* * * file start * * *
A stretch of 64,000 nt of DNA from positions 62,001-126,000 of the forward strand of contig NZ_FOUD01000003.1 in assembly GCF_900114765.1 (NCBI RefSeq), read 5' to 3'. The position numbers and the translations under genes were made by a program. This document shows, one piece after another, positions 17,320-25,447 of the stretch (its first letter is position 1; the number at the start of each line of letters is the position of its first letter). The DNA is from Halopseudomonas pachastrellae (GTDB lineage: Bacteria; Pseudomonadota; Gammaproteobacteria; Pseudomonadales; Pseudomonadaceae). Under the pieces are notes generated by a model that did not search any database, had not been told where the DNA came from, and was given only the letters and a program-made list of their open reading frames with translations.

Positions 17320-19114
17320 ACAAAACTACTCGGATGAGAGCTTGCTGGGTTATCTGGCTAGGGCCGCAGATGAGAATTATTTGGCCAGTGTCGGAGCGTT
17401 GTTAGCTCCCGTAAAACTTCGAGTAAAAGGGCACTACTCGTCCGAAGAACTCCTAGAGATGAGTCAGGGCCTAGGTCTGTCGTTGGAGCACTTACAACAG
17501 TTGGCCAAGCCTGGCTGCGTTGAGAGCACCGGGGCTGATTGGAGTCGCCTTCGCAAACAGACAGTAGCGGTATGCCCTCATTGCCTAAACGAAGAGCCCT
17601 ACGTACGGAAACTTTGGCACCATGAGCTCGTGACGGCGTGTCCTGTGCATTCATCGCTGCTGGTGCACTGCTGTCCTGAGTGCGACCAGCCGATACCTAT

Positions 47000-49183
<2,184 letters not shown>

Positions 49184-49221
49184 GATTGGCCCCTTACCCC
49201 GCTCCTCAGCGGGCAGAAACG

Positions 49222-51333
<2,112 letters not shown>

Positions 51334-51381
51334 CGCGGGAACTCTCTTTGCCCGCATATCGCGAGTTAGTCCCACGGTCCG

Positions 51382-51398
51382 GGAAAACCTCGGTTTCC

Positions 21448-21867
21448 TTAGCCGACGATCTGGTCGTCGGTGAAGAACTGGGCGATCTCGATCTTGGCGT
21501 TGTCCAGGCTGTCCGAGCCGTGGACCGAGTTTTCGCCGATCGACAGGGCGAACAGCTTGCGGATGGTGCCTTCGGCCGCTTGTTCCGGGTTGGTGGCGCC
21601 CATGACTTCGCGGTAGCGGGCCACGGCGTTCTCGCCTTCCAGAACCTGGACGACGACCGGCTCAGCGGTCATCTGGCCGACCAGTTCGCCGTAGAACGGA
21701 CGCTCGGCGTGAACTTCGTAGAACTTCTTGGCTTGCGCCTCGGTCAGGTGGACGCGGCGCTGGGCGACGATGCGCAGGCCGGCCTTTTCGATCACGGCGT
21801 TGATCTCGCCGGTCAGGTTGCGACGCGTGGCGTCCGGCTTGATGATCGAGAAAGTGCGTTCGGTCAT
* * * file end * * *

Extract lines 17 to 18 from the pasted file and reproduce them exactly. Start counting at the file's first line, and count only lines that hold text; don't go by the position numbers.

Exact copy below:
51382 GGAAAACCTCGGTTTCC

Positions 21448-21867